Merger Monday; a healthier menu

April 20, 2009

SUNAround $15 billion in deals has come tumbling down the pike in three relatively juicy acquisitions. While not stuffed with exotic structures and full-fat bank loans, these deals appeal to a more refined palate: Oracle swooped on Sun after attempts by IBM and Sun to strike a deal fell through; Pepsi bid for its two biggest bottlers; and GlaxoSmithKline upped the dosage of deals in drugs with a pact to buy skin specialist Stiefel Labs.

Oracle’s deal is the gem. Larry Ellison, never light on cash, seems to have let IBM do all the haggling. Oracle’s offer of $9.50 a share is only a dime above where IBM and Sun were talking just last week. Pepsi’s move appears to be about protecting its marketing machine — bottlers have been trucking around Orange Crush and other competing Dr Pepper Snapple flavors. As for Glaxo, the deal is hardly mega at just under $3 billion, but it does have an interesting private equity component: Buyout firm Blackstone Group has a stake in privately held Stiefel Labs.

There are other tidbits there, but these specials are far more enticing. For an excitement-starved M&A market, one could be forgiven for treating the salad bar like a smorgasbord.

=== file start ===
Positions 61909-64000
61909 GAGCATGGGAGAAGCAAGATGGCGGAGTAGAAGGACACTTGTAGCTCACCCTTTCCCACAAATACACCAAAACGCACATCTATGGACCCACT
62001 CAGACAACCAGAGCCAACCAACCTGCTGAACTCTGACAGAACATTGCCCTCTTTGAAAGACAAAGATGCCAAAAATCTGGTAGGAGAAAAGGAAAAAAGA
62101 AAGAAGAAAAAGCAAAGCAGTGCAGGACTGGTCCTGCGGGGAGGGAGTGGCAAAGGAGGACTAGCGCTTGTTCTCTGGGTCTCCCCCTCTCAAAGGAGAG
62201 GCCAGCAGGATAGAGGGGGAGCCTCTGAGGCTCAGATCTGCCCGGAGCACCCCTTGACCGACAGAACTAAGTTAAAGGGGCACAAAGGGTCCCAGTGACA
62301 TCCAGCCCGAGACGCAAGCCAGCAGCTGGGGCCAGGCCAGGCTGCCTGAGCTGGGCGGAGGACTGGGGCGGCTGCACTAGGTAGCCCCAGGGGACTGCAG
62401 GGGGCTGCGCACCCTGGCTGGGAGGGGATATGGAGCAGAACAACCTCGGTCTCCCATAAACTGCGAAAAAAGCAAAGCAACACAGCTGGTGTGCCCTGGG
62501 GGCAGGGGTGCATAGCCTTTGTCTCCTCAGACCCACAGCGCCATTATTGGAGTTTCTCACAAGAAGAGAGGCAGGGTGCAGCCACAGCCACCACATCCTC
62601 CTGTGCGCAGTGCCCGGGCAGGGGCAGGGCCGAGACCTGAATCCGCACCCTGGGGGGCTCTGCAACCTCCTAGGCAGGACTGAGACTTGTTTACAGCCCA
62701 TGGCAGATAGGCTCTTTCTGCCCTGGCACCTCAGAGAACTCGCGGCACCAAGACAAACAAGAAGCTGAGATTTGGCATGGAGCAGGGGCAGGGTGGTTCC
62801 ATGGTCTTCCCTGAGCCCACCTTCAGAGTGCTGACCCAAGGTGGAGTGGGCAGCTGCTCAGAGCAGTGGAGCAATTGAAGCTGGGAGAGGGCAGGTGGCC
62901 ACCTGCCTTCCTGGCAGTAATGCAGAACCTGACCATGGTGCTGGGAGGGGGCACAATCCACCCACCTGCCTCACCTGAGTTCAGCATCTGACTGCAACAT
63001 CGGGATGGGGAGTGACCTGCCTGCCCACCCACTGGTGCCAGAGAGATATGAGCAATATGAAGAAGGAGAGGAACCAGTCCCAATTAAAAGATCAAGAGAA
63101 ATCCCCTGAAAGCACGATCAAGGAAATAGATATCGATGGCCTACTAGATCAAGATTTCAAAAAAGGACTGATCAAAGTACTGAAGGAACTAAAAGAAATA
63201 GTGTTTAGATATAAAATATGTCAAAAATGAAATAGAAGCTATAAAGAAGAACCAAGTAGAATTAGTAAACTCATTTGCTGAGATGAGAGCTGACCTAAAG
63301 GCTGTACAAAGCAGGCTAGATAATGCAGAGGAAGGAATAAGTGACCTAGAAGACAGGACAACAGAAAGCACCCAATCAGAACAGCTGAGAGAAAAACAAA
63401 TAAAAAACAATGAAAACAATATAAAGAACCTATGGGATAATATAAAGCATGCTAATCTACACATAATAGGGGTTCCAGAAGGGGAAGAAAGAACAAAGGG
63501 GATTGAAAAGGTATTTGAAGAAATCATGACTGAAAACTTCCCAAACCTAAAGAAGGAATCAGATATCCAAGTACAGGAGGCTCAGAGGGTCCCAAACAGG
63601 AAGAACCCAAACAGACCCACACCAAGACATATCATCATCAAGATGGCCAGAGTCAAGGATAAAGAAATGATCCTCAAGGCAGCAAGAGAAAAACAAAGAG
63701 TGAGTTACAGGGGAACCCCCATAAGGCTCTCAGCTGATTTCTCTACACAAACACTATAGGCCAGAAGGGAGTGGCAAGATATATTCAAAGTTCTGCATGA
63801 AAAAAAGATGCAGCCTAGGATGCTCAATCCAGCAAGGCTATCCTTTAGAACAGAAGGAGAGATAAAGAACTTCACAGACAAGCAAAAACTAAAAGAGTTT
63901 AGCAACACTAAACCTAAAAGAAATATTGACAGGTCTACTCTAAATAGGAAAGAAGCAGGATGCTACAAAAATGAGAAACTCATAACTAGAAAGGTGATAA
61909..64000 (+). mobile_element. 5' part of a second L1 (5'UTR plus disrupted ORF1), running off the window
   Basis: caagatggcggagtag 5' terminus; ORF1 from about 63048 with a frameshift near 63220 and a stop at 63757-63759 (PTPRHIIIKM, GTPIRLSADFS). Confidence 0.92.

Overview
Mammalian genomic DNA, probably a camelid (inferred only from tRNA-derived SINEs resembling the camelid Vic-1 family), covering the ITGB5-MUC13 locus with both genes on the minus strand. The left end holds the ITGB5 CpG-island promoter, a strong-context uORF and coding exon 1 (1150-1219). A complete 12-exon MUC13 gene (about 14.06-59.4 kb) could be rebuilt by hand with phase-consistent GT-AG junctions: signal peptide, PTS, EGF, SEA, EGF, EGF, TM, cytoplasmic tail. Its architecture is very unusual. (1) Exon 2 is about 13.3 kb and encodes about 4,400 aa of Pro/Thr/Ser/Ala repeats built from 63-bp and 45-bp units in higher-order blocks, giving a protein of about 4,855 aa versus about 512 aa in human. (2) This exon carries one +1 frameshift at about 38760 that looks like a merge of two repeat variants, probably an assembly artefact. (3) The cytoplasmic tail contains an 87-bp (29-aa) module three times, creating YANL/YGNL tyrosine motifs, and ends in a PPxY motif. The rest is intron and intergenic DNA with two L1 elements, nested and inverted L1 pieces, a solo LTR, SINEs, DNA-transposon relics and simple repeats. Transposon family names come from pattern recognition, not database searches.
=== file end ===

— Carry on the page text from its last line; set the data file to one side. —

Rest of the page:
Deals of the day:

* Mitsubishi UFJ Financial Group, Mizuho Financial Group and Sumitomo Mitsui Financial Group have submitted bids to buy the Japanese retail brokerage unit of Citigroup in a deal that could raise about 600 billion yen ($6 billion), five people with direct knowledge of the sale said.

* Belgian biotechnology group Galapagos inked a deal with Merck that could be worth over 192 million euros ($251.7 million), sending its shares to a 14-month high.

* South Africa’s No.3 drug maker Cipla Medpro SA is still considering a 2.1 billion rand ($236.4 million) buy-out bid by rival Adcock Ingram, the firm said.

* UBS is selling its Brazilian business back to its original owners for about $2.5 billion, boosting its capital despite a small loss and potentially cutting the need for a capital hike.

* Libyan Foreign Bank said it planned to raise its capital 10-fold to $10 billion to finance expansion in Europe and Africa and would raise its stake in HSBC affiliate British Arab Commercial Bank.

* The new chairman of miner Rio Tinto Jan du Plessis said Rio’s board was committed to the group’s proposed $19.5 billion tie up with China’s state-owned Chinalco, playing down talk the group had a plan B.

* The sale of the public services unit of bankrupt computer services firm BearingPoint Inc to accounting firm Deloitte LLP for $350 million, was approved in court.

(PHOTO: Sun Microsystems Chairman and CEO Scott McNealy at a keynote address on the fifth day of the week-long Oracle Open World Conference at the Moscone Center in San Francisco, December 6, 2001 REUTERS/Lou Dematteis)

Post Your Comment

We welcome comments that advance the story through relevant opinion, anecdotes, links and data. If you see a comment that you believe is irrelevant or inappropriate, you can flag it to our editors by using the report abuse links. Views expressed in the comments do not represent those of Reuters. For more information on our comment policy, see